Venturing out to Saint-Etienne, a small city about 45 minutes south of Lyon, you’ll notice that the beret quotient skyrockets – every third guy seems to be about 65 years old and wearing one. The city is quiet, its horizon dominated by two slag heaps in an enduring reminder of its has-been mining town status. It’s also at the threshold of the hilly Parc du Pilat, where a friend and I did some rando-ing last week.
From the SNCF station, a quick ride on the #04 bus to the Claudinon stop brought us to the head of the GR42 trail, which is impressively well-blazed and climbs immediately up into the park above the city.
Just five kilometers later we arrived at the village of Rochetaillée, a place notable for its château ruins. The ruins are open to the public, so we climbed up on the organized pile of old rocks and looked at the surrounding countryside from its tower.
Then, hoping to get sandwiches for a lunch break later, we accosted an elderly man who looked at us like we were unicorns to ask him if there was a boulangerie anywhere in town. Yes, there was one. Literally one (1).
The baker who emerged from the back room of the boulangerie covered in flour was astonished to see us. He had no sandwiches, alas, because he hadn’t planned on so many people (us) wanting them! We bought pastries instead, which we ate right away as we walked down the road out of town, diverging from the GR42 to enter the GOUFFRE D’ENFER (Maw of HELL, dun dun duuuun).
We weren’t really sure what we were looking for; we’d only come across brief descriptions of the area in a half-assed Google search the day before. The road meandered downhill and finally skirted a river, where we left it to take a trail into the woods, past a narrow but gushing white waterfall.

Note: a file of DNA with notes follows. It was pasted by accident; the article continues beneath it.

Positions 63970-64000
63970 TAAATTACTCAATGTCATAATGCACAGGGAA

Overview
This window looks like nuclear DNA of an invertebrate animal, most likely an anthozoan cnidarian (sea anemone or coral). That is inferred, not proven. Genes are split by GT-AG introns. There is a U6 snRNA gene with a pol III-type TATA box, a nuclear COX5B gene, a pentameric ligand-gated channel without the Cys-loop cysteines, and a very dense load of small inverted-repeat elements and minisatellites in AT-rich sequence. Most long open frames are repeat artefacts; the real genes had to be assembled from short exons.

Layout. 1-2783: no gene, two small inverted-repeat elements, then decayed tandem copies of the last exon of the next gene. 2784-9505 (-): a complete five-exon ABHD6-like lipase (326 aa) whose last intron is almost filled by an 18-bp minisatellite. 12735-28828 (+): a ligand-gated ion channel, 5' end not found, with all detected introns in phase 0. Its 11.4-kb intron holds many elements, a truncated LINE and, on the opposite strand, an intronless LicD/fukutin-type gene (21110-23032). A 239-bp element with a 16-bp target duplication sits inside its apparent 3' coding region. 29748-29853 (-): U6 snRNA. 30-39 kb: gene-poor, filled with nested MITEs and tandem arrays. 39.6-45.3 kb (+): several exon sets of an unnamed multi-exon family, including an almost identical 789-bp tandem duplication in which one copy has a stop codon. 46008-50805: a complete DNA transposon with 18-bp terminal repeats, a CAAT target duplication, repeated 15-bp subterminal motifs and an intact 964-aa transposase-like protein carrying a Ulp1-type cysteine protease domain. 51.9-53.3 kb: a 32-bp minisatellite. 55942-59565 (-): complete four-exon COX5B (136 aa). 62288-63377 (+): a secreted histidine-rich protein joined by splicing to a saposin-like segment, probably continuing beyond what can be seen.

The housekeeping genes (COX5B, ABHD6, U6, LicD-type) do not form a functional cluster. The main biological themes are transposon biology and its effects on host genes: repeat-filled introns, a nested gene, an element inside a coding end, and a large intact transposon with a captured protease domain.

Very tame woods they were. The trails were wide-packed dirt, turning into concrete bridges in some places and wrapping around outcrops bound by metal railings. Little waterfalls tumbled here and there over the mossy rock. Everything was slick with ice but the sun kept the shivers away, until we rounded a corner and found ourselves in the shadow of the Barrage du Gouffre d’Enfer, an imposing dam that looked like something from Game of Thrones.
We climbed a winding set of snowy staircases built into the rocks next to the dam and were soon standing on the walkway on top, staring at the frozen river below us on the other side. The river banks looked like freshly cracked crème brulée and dark holes bubbled here and there on the water’s surface.
Shamelessly using Google Maps for navigation, we continued back into the trees along the ridge high above the river, past smaller frozen waterfalls and one optimistic sunning lizard in the dead grass, up to the village of Planfoy. There we followed the road back toward Saint-Etienne, a bit of guess-work that ultimately led us down a snowy well-marked farm trail that descended to the city. Given that hitch-hiking had briefly been discussed, the ease of closing our loop was a happy surprise.
We ended up close to where we’d stepped off the bus, having walked for about four hours. The hike had a few relatively steep climbs but wasn’t strenuous overall. We also didn’t spend too much time being lost, which left room for full appreciation of the ruins, the waterfall(s), and The Wall.